Jerry Coyne recently jumped the shark with his blog post entitled, “Science proves that consecrated wafers are still wheat and not Jesus.” I’ll be charitable and overlook the fact that a scientist thinks “science proved” something and instead focus on what is laughably ironic – Jerry Coyne, evolutionary biologist, actually promoted a website entitled, “atheistcreationist.org.” LOL!
Let’s be clear. Evolutionary biologist and atheist activist Jerry Coyne used his popular blog to drive traffic to a website entitled atheistcreationist.org. This only happens to be the website of the antievolution Raëlian Movement. Apparently, because these particular creationists share Coyne’s atheism/anti-theism, Coyne begins by offering up some very mild criticism:
I don’t know much about the Raëlian Movement, but what I’ve learned suggests that Raelians are plenty weird. Their faith is based on Earth’s life having been created by space aliens, so they’re creationists, and they have all kinds of strange views, including a form of baptism that alters your genetic makeup but prepares you for your eventual judgment by the aliens. They’re a small sect, cult, or religion (whatever you want to call them): Wikipedia estimates that there are only about 90,000 members worldwide.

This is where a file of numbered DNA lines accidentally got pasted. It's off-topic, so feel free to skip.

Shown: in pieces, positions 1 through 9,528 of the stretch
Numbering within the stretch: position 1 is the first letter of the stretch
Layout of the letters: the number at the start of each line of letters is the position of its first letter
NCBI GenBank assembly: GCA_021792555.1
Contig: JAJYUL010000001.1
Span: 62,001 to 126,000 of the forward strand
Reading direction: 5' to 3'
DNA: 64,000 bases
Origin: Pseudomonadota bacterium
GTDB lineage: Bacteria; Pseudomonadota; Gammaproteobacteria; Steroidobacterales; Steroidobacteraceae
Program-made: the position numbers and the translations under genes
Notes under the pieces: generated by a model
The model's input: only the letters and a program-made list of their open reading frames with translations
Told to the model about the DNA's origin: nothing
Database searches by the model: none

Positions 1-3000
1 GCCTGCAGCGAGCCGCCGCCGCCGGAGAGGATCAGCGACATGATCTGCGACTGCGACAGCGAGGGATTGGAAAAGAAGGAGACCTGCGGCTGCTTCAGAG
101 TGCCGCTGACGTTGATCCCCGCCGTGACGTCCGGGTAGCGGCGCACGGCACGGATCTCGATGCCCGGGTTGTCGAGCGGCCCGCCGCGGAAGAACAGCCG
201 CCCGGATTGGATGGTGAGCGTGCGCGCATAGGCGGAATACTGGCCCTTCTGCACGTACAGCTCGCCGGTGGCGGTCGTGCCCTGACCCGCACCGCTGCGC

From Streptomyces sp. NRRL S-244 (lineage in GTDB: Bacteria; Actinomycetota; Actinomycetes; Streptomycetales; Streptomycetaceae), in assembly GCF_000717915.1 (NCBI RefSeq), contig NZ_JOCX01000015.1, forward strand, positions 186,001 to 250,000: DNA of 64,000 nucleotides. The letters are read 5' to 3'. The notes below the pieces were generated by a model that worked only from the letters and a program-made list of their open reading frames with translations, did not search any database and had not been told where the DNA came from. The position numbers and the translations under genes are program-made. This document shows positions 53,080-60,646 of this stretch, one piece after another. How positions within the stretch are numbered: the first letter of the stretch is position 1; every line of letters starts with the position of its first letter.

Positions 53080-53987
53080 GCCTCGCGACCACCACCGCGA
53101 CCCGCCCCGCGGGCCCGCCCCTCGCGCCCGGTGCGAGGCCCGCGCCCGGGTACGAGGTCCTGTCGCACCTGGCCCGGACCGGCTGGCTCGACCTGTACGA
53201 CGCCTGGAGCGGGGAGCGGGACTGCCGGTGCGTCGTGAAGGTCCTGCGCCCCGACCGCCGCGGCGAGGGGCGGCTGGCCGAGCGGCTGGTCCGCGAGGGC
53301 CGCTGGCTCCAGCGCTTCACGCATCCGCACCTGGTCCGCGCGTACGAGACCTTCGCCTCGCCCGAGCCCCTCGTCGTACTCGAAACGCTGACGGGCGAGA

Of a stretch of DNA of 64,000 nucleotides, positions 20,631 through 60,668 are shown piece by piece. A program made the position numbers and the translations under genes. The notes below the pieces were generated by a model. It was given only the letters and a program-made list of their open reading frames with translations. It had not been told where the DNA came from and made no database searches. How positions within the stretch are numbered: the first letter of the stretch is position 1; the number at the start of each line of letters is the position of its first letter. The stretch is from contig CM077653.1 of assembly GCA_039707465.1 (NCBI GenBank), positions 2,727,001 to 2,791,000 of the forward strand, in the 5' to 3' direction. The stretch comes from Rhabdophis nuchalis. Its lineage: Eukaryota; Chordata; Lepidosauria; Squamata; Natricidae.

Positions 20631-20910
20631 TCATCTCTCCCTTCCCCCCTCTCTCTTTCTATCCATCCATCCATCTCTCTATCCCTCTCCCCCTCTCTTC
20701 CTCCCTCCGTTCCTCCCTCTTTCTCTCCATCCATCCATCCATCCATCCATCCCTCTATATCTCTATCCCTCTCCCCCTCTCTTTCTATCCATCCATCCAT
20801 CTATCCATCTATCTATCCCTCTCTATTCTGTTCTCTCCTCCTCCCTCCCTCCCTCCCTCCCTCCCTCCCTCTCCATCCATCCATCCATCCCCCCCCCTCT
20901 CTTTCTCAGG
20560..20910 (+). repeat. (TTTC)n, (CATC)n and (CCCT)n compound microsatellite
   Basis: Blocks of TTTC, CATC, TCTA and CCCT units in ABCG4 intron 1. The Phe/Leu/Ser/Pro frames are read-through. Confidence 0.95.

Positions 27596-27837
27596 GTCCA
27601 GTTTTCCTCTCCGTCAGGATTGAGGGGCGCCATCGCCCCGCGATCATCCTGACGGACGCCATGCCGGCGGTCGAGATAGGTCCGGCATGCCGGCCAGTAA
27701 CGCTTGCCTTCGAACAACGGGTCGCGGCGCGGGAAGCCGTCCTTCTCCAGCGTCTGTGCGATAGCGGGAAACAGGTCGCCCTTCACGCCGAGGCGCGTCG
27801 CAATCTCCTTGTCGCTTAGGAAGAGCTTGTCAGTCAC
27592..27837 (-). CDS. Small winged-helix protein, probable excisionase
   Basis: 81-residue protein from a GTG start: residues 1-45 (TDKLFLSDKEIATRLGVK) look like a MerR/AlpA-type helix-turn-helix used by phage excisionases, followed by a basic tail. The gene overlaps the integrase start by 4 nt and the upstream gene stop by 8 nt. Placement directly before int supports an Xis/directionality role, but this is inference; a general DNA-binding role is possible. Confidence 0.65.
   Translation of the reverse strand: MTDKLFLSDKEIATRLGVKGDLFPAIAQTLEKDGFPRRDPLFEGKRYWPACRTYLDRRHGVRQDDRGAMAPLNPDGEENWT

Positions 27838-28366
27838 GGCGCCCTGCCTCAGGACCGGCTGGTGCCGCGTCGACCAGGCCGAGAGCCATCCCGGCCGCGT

He then proceeds to defend and speak warmly of the atheist religion:
On the other hand, the sect has some good liberal views: they are pro-gay, in favor of food derived from GMOs, and anti-Catholic.
So why is Jerry Coyne promoting and defending this atheistic, antievolutionary religious cult?
Because Coyne wants to share their “scientific” discovery that “consecrated wafers are still wheat and not Jesus.”
Coyne anticipates he might be criticized for his friendly treatment of Raëlian “research” and tries to make it look like he is standing on principle:
Yes, a Raëlian group did some research, and I’m not going to dismiss it out of hand simply because of who did it (if that were the case, I’d dismiss the Human Genome Project simply because it was headed by born-again Christian Francis Collins). As always, we must evaluate the data on their own.
Coyne then uses the “research” to taunt Catholics:
Since the Catholics claim that transubstantiation is real, how would they deal with findings like this?
Okay, I am not Catholic and I do not buy into the transubstantiation thing. In fact, the results the Raëlian researchers obtained are exactly what I would expect. Yet there is an easy way for Catholics to “deal with findings like this.” Put simply, the research can be dismissed because it is a classic example of cargo cult science. I’ll show this in the next posting.